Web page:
This is the first volume of a new series of translations and commentaries on the individual treatises of Plotinus’ Enneads, edited by John Dillon and Andrew Smith. This series is the first of its kind in English, and thus constitutes a major contribution to English language scholarship on Plotinus and late ancient philosophy. Similar to the French series published by Les Éditions du Cerf, this series provides detailed discussions of individual treatises. The present volume consists of an introduction to the series by the editors, and an introduction, translation, and commentary of Ennead IV. 8 by Barrie Fleet.
In the introduction to the series, Dillon and Smith draw attention to two features of Plotinus’ writings that are crucial to understanding the Enneads as a whole: first, the treatises are not systematic expositions of Plotinus’ own metaphysical system but rather explorations of particular issues raised in interpreting Plato and other philosophical texts read in the school; second, the treatises are written in such a way that they invite the reader to engage in the lively debate and spirit of inquiry that Plotinus encouraged in his school. These features are especially relevant in the case of IV. 8, since Plotinus is dealing with an issue of particular concern for Platonists and he does so in a conversational manner with objections raised, entertained, and answered,—but only after careful scrutiny of Plato’s writings,. Fleet’s translation and commentary does a masterful job of exemplifying these features. In particular, the translation renders Plotinus’ prose smooth and engaging without sacrificing accuracy. This is no small feat due to the density of Plotinus’ writing, and his lack of concern for spelling and grammar.1
In the introduction to the treatise, Fleet discusses three background questions in light of Plato’s doctrines and Plotinus’ understanding of these doctrines. The questions are: first, what is the nature of soul; second, what is the nature of the soul’s ascent; and third, what does the soul achieve at the end of its ascent? Fleet’s discussion of these questions sets up his interpretation of the famous opening lines of IV. 8: “the picture presented at the start of IV.8 is of the human soul becoming assimilated to Intellect and engaging with the One by a sort of contact and timeless apprehension. That is the point from which the ‘descent into bodies’ begins” (42). Fundamental to Fleet’s approach is his view that “[k]ey to our interpretation of Plotinus’ text is an understanding of his interpretation of Plato’s texts” (14). It is for this reason that Fleet devotes a significant portion of his introduction to explaining Plato’s teaching on these questions and Plotinus’ interpretation of them. Particularly helpful is the contrast Fleet highlights between the descent of the soul in the Republic and in the Phaedrus. In the former, the cave dweller (or philosopher-king) is forcefully compelled to return to the cave (or affairs of the state) after achieving a vision of the Good (Republic, 514a-520e). In the latter, the soul of the philosopher is not forcefully compelled to descend but rather is carried back to earth by the unruly nature of his own soul (Phaedrus, 246a-248e). This provides a helpful background to the problem Plotinus faces in IV. 8 in characterizing the soul’s descent as both necessary and voluntary. Fleet’s interpretive approach fits IV.8 especially well since it relies heavily on doxographical use of Plato, and Plotinus’ own view is formed largely by his understanding of Plato’s view. However, it does have its limitations. The commentary tends to explain Plotinus’ views by tracing them vertically back to Plato instead of horizontally across the Enneads, and it tends to over-emphasize the sources of Plotinus’ thinking and under-emphasize Plotinus’ own originality. I will provide two examples of this in the remainder of the review.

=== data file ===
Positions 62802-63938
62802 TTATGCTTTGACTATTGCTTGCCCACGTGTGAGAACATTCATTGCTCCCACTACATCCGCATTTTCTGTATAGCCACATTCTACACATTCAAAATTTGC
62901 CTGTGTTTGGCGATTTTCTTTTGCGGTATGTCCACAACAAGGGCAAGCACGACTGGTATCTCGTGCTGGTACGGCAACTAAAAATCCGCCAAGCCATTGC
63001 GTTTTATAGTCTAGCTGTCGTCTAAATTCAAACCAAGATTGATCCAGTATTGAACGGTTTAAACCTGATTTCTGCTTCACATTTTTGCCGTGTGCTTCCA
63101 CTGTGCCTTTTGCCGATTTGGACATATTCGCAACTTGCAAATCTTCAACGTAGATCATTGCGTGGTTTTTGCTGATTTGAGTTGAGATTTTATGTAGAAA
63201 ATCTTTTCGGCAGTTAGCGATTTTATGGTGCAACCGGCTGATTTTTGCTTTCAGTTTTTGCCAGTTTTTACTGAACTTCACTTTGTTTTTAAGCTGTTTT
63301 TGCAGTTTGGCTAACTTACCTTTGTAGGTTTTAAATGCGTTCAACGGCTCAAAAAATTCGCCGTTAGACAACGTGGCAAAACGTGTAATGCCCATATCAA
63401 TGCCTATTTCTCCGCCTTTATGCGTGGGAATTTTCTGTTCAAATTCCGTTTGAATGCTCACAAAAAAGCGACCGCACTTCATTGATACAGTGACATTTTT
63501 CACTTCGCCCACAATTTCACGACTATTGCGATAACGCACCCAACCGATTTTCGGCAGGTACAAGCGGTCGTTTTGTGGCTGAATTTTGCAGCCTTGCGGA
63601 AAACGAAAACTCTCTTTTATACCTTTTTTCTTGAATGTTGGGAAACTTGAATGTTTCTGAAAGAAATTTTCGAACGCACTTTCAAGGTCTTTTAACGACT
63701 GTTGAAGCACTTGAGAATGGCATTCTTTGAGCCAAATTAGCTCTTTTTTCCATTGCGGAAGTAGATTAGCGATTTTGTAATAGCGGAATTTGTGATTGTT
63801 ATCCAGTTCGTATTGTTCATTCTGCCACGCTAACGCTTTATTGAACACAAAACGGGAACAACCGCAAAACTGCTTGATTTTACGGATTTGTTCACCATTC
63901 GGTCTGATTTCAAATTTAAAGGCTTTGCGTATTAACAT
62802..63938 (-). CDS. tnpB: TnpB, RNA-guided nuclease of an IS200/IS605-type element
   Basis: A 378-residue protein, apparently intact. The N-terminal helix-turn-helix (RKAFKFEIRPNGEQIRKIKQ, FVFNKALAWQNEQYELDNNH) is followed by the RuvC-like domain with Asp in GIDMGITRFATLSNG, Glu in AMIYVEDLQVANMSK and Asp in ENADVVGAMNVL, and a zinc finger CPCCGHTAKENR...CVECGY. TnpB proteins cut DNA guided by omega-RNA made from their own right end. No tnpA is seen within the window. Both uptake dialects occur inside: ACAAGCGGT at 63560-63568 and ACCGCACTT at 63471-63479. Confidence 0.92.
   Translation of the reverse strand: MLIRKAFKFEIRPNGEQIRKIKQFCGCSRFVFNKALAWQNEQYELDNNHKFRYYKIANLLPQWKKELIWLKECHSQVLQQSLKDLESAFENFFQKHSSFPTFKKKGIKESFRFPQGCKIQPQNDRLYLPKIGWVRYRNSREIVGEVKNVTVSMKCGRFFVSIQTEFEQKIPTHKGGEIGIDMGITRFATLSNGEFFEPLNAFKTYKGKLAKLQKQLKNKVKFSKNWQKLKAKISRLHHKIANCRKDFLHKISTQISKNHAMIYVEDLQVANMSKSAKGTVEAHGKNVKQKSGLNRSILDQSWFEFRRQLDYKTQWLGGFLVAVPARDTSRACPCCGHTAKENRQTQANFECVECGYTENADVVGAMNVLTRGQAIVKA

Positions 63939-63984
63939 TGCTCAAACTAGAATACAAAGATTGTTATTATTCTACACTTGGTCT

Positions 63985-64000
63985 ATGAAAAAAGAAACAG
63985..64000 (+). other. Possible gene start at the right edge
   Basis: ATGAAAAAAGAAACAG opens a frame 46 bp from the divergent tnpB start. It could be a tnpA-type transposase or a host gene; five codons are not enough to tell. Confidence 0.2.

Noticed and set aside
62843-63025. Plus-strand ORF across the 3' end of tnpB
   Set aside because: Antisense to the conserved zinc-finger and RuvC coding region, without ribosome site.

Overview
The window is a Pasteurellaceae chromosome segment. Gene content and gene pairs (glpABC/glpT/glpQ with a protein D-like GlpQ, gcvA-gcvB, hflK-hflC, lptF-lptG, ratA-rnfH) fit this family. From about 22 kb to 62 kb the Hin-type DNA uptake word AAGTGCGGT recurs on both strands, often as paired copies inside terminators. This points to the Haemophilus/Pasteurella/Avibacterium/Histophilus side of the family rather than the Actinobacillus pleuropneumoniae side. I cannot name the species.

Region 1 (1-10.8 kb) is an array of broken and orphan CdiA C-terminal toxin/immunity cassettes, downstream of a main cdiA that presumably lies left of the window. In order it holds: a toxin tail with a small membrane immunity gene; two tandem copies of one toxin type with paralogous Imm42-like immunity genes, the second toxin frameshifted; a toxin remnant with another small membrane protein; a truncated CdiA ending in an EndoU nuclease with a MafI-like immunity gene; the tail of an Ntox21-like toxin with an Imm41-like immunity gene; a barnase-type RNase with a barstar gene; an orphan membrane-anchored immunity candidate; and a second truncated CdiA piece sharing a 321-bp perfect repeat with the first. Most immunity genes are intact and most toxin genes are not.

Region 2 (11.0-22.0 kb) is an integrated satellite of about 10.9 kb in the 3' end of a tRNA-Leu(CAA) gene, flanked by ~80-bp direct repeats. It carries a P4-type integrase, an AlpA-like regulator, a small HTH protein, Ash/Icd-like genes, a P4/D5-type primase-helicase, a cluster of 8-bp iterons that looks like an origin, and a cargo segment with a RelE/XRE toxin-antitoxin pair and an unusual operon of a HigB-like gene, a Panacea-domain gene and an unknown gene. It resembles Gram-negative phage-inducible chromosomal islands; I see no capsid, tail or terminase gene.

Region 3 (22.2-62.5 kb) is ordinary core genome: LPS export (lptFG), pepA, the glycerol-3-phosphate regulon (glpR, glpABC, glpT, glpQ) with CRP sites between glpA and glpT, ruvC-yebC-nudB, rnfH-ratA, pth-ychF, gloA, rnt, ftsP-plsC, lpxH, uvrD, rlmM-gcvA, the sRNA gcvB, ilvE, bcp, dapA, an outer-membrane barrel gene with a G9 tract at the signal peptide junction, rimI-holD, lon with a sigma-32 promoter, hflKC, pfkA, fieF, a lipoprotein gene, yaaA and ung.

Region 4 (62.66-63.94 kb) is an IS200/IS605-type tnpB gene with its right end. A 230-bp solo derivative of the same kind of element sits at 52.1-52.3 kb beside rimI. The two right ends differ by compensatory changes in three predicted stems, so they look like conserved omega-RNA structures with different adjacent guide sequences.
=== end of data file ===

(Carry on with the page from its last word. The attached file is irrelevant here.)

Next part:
Fleet’s interpretive approach is at its strongest in his commentary on chapter five, where Plotinus argues that there is no discrepancy between the voluntary and involuntary nature of the descent. Fleet prefaces his commentary with a very helpful discussion of the strands in Plato’s thought that Plotinus is carefully interweaving. According to Fleet, Republic (519c-520d) and Timaeus (29dff, 41ad, and 69aff) suggest the descent is involuntary; Phaedrus (245d-246a and 246dff) suggests the descent is voluntary; while Republic (614b-621b), Gorgias (523e-527a), Phaedo (81d-82b), and the remainder of the Phaedrus myth place the voluntary and the involuntary side-by-side or one after the other. It is because of discrepancies such as these that Plotinus tells us “[i]t is clear that [Plato] does not always speak with sufficient consistency for us to make out his intentions with any ease” (IV.8.1, 28-30). The key to understanding Plotinus’ solution to these apparent inconsistencies, according to Fleet, is teleology. Souls are compelled to descend to fulfill the Demiurge’s plan of creating a cosmos that is perfect and complete in its embodiment of the Ideal Living Creature, but in so doing, souls discover that they want to descend to play their part in organizing and structuring the physical world. He writes, “[t]hey are compelled to descend, but it is in their nature to agree to the compulsion, whereby it acquires a voluntary component” (154).